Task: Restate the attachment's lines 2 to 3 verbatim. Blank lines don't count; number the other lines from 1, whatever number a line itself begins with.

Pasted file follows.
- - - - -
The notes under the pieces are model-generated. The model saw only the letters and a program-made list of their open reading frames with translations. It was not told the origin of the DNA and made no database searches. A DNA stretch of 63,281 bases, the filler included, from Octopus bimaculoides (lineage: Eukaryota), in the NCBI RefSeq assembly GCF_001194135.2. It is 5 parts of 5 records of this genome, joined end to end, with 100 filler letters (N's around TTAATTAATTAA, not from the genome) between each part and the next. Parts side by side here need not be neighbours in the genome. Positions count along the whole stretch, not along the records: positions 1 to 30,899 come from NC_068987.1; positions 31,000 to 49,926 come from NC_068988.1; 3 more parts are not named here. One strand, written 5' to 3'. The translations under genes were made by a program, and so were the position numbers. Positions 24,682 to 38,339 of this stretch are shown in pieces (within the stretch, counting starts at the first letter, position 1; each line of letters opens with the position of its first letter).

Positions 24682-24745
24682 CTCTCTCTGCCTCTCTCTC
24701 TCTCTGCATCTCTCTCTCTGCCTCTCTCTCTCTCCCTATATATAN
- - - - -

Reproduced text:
Positions 24682-24745
24682 CTCTCTCTGCCTCTCTCTC